News & Opinion

You’re dreaming if you think Woods will catch Nicklaus

Sixteen majors? Maybe. 18 or 19? That’s crazy talk

It’s time to take a deep breath, and that means everybody, not just the goobers who spent all day hanging out by the Kool-Aid stand.

Inhale . . .

Now hold.

And exhale.

Inhale. Listen for three heartbeats. . . One, two, three. Now exhale.

2019 BMW Championship
Tiger Woods, absent for the first 4 weeks of the PGA Tour's 2020 restart, has given no indication of where he might return to competition.

Clear your mind, and the body will follow. Open yourself to the possibilities, by all means, but please stay in the moment. Tiger Woods isn’t winning 19 majors (“Could Woods win 19 majors? You betcha,” Oct. 28). Sixteen? That’s a realistic over/under. Seventeen? That’s a romantic notion warped by time and fate. Eighteen? That’s what you’d expect from a guy who’s been eating too many new-age gummy bears.

Nineteen? That’s where silly goes to roost. Woods turns 44 in two months. The last man of that age (or older) to claim a major title was Jack Nicklaus, at the 1986 Masters, which only goes to prove that miracles actually do cease. The most prolific big-trophy golfer ever won one major in his mid-40s. How could anyone with two hands on the wheel think that an injury-plagued, part-time player will pile up another four or five?

That’s a hall-of-fame career jammed into a window when most guys are just trying to stay sharp for the Champions Tour. Is it impossible? Of course not, but it is unlikely to the point where such a projection defies the laws of competitive gravity, which makes it something between a dream and a hallucination.

I would vote for the latter. Hey, Eldrick T. Woods is the reason I live in a house with four bedrooms, three baths and a two-car garage. He’s great for business, and when he wins a golf tournament of any size or importance, everybody starts packing their bags for a one-way trip to the Land of Lost Perspective. We see how he performed last week in Japan and instantly conclude that he’ll start reaching such a level of excellence on a regular basis, which is unrealistic.

It’s a simple case of hope emerging from a false assumption. Woods was nothing better than an average tour pro after winning the Masters 6½ months ago. He made just six starts, missed the cut at two of the three majors and managed one top-10 finish, a T-9 at the Memorial. That 15th major crown was a landmark victory, and one could sense that even the game’s greatest warrior wanted to bask in the satisfaction. Perfectly understandable, but in needing some time and space away from the game, ostensibly to preserve his fragile body, Woods appeared to be prone to rust when he did play, and that wasn’t very often.

Has it dawned on anyone that Jack’s 1986 might be Tiger’s 2019? In terms of their major-championship compositions, Nicklaus and Woods followed very similar paths. Both started gathering early, winning more big ones by their mid-20s than many terrific players collect in a lifetime. A couple of fallow periods would follow, although neither man would be gone for long. Another hearty stretch would carry them into double digits, but every harvest comes to an end.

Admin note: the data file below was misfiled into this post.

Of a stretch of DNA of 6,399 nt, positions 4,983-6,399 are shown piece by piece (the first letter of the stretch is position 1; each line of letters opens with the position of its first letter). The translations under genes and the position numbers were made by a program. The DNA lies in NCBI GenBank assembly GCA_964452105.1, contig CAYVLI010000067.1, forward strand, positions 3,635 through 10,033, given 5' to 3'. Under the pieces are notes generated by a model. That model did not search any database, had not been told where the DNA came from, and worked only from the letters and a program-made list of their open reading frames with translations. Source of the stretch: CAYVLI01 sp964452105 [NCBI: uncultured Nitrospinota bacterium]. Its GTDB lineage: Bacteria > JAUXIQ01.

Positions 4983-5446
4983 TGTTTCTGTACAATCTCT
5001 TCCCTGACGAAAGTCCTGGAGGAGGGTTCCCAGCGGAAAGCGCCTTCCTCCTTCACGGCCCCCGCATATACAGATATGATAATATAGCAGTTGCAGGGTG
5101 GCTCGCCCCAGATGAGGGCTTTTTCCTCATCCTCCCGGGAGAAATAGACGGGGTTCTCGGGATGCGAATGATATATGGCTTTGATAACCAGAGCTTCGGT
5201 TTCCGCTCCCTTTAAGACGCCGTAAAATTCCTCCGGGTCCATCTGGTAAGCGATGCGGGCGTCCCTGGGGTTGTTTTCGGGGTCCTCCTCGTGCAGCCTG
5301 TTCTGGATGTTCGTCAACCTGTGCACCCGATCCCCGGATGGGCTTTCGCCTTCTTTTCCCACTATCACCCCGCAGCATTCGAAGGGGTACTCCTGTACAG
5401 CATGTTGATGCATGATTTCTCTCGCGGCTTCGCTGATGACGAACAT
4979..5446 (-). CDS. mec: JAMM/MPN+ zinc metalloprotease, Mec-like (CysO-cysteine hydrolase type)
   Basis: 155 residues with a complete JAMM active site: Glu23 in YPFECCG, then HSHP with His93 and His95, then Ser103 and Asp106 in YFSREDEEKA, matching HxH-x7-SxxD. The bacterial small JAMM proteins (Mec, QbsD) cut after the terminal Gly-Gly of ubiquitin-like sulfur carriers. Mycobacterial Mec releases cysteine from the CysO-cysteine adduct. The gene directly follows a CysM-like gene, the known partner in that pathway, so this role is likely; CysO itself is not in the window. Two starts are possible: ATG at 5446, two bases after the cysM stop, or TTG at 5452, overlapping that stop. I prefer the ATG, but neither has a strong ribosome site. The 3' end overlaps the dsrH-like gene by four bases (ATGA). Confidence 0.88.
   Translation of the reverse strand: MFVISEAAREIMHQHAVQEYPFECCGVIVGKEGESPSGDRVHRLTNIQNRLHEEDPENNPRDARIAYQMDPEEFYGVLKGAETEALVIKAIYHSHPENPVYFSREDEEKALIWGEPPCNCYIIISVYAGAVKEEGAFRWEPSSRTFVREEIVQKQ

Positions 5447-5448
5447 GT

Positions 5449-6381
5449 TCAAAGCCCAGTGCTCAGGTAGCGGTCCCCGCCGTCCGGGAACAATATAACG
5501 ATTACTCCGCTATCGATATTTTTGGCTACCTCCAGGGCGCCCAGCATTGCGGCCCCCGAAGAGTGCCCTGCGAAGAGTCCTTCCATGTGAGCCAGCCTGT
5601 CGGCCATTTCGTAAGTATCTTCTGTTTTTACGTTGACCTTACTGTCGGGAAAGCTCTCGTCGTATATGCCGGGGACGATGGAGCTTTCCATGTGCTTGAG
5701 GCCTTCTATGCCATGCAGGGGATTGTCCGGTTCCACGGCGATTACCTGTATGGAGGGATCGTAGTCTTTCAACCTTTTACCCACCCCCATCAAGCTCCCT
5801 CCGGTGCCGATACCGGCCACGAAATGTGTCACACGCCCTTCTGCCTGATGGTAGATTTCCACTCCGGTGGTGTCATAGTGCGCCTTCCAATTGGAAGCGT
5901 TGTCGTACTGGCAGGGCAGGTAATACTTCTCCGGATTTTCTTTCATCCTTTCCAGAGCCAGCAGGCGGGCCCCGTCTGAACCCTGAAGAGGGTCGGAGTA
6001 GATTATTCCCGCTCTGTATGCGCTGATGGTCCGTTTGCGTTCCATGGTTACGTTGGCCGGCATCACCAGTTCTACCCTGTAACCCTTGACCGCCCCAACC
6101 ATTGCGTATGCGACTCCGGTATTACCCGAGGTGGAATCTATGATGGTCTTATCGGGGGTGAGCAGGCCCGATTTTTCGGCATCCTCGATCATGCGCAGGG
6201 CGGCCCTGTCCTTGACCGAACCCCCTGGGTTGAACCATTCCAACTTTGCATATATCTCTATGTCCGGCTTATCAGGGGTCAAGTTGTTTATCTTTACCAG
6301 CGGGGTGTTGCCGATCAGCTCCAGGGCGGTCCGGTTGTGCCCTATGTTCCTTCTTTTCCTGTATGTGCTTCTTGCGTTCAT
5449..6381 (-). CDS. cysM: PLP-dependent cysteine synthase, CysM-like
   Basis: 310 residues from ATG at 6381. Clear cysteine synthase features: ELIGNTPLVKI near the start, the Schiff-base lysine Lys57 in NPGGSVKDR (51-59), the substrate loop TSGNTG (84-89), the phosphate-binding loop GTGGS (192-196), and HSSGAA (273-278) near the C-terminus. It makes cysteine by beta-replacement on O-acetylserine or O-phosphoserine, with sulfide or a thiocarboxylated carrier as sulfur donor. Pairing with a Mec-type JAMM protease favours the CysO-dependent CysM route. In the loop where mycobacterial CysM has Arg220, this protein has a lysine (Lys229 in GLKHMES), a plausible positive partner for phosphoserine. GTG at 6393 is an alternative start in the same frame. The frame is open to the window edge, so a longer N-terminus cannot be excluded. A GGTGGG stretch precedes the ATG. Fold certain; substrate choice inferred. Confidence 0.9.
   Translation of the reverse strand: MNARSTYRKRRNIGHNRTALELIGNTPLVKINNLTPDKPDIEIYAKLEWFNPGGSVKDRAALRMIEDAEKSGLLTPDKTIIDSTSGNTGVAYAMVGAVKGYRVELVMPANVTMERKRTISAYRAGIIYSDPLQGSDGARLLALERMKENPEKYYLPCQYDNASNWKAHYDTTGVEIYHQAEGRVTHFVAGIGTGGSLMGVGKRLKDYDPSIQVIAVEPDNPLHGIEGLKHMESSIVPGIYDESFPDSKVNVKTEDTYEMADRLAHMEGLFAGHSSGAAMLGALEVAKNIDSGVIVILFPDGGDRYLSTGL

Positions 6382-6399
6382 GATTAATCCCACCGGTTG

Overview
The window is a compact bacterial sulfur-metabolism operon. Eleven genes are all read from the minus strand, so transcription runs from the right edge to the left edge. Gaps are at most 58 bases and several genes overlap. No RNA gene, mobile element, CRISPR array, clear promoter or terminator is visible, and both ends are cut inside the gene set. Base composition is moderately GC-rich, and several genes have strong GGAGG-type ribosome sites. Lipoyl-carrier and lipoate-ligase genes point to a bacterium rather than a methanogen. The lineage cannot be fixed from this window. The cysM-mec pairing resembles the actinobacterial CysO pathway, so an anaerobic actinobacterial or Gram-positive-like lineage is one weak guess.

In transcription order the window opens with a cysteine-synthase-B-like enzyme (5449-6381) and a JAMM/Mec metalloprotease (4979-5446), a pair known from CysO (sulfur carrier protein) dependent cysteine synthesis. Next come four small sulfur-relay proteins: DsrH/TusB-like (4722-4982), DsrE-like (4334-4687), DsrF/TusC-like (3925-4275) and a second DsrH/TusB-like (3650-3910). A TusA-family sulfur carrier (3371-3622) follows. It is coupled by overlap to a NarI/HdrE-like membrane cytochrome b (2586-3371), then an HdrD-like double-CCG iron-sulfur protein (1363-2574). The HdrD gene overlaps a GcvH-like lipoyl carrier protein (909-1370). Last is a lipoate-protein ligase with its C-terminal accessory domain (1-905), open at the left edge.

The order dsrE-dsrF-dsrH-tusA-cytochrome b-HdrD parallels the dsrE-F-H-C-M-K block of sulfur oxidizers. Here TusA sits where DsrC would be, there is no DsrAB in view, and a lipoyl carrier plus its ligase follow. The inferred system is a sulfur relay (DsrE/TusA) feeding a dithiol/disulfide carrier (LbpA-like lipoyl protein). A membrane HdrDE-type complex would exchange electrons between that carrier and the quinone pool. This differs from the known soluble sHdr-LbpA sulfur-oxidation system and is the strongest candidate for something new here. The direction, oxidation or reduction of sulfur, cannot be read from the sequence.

Father Time intervenes. For Nicklaus, the drought began at age 40 and lasted about six years. Woods stopped hoarding majors at 32 and went more than a decade without claiming another. That both titans returned to glory is a tribute to their brilliance and resiliency, but swiping one major well into your 40s hardly means that several more will follow. Anything but.

Without question, Woods was superb in Japan, especially over the first 36 holes (“Move over, Sammy, and make room for Tiger,” Oct. 27). His iron play was reminiscent of 2000, when he seemed to go months without missing an approach. His short game prevented him from losing the lead throughout the weekend, but this was a very short course, with greens softer than marshmallows. The men don’t play majors from the ladies’ tees, and they rarely play them on putting surfaces so receptive to shots from the rough.

It’s easy to get carried away. Beyond being astonishingly rich and oppressively famous, Woods has become a symbol of strength among those who had it all, then lost a lot of it. Even through the trials and tribulations of his self-inflicted wounds, the Dude in the Red Shirt remains the beneficiary of massive public adulation. Did you see the size of those galleries in Japan? And though many people can’t just forgive and forget, Tiger’s tale is one of redemption and reinvention.

People eat that stuff up, and the more they devour, the more they want. With all due respect to those who cling to the improbable dream, Tiger Woods is far more likely to have already won his final major than he is to win four more. History emphatically tells us so, and it’s the same kind of history that identifies Woods as perhaps the greatest golfer ever. We can surmise that 44 is the new 34 and that players last much longer now than in the old days, or that Woods is capable of unprecedented heroics when it comes to winning big tournaments, but it all adds up to baseless conjecture.

In other words, don’t hold your breath.

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